• Before lunch, I will do 25 bodyweight squats.

While they might seem trivial at first, they help you break through the mental barrier. Consistency is key to making progress, and these micro-workouts often lead to better results than infrequent visits to the gym. Incorporating enough of them into your daily routine can add a surprising amount of extra physical activity.

Here are other ways to stack a good habit on top of an existing habit:

  • After taking off your work boots, put on your workout clothes and hit the gym.
  • After dinner, go for a 15-minute treadmill run, then a 30-minute strength workout at home.

Five examples of fitness

With the powerful tool of habit building at your service, you can now approach your situation with greater confidence and with the knowledge that, step by step, you can not only exercise but build a consistent exercise habit. Below are five common zero exercise scenarios: Which one is closest to your situation? The good news is that each of these can be changed, step by step, day by day, habit by habit, microexercise by microexercise.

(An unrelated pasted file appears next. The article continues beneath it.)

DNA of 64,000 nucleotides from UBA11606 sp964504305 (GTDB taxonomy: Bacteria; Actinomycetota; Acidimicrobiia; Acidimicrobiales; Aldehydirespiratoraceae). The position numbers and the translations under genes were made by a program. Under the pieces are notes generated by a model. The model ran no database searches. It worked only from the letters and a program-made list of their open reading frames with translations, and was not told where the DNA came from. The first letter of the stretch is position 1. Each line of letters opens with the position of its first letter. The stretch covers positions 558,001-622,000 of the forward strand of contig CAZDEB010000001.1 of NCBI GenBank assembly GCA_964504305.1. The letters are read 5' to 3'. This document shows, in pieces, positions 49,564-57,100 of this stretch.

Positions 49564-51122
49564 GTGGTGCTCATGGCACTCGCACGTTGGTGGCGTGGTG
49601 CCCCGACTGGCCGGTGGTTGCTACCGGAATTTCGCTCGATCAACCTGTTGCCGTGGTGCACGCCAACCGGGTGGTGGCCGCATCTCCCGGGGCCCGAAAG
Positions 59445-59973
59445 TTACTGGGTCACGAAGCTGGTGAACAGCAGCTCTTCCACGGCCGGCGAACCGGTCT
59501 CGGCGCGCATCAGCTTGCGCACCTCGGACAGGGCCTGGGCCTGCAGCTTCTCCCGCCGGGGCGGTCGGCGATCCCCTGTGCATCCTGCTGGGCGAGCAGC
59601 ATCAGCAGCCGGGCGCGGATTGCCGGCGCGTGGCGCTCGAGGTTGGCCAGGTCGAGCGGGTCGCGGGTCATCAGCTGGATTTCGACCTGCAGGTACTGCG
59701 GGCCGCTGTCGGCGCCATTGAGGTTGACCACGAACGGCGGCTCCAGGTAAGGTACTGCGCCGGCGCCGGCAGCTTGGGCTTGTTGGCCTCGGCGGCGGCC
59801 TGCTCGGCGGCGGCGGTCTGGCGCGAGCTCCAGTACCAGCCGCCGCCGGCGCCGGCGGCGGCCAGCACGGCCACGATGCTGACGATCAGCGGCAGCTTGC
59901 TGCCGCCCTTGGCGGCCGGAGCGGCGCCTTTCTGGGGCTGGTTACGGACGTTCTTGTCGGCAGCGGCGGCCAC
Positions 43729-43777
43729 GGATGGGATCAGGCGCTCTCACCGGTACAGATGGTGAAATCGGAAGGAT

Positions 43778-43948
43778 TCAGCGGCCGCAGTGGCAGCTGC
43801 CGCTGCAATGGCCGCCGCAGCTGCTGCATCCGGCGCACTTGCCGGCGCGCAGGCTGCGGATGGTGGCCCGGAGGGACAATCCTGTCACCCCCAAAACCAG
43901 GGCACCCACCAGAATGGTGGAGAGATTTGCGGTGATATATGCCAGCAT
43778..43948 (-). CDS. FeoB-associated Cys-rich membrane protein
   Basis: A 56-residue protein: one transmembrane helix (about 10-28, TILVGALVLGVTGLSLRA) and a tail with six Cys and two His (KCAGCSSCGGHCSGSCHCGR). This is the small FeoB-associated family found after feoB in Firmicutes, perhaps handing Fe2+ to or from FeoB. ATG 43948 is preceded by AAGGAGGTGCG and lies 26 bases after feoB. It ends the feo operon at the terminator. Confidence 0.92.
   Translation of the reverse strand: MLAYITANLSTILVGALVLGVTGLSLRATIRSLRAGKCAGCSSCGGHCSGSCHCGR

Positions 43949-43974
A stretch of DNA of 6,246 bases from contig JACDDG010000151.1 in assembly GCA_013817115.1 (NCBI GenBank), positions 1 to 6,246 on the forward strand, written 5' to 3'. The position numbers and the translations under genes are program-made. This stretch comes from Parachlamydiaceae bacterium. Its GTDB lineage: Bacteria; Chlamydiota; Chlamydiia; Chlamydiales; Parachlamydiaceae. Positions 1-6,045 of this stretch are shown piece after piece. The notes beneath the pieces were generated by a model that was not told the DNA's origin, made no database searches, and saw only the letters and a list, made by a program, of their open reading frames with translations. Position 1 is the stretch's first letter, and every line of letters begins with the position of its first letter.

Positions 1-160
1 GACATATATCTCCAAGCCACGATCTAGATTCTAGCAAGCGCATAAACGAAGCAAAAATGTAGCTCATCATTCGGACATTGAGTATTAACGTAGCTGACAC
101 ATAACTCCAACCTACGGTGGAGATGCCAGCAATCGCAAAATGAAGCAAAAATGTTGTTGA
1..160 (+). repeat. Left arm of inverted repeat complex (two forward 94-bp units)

The time-strapped desk jockey: Are you willing and healthy, but not familiar with exercise? Try a cardio, low impact, and strength training circuit training routine. Choose exercises that are gentle on your joints, such as push-ups, squats, lunges, planks, glute bridges, Russian twists, leg raises, high knees, step-ups, and pistol thrusts. Select, for example, three such exercises. Perform the first exercise for a specific number of repetitions (for example, 20 repetitions), then, without resting, immediately move on to the second exercise, then the third. Repeat these three exercises three times, then do three different exercises. Do this for 30-45 minutes. Since you don’t stop for breaks, your heart rate will likely rise rapidly and stay elevated, making circuit training an excellent cardio-strength challenge that you can complete, including changing and showering, in about an hour .

The tenant of the apartment: Perhaps you feel that lack of equipment and lack of space are preventing you from establishing an exercise habit. However, most of the exercises listed above can be done in the bedroom or living room! The apartment dweller can also create a new exercise habit by using a routine that requires only a set of dumbbells or resistance bands and an optional exercise mat. I prefer dumbbells, but resistance bands are cheaper, take up even less space, and are portable. Try a 15-minute workout like this one, a 30-minute workout like this one, or another simple workout routine on a website like Fitness Blender. Pick a habit to stack it on, start at a level you’re comfortable with, and start your new habit!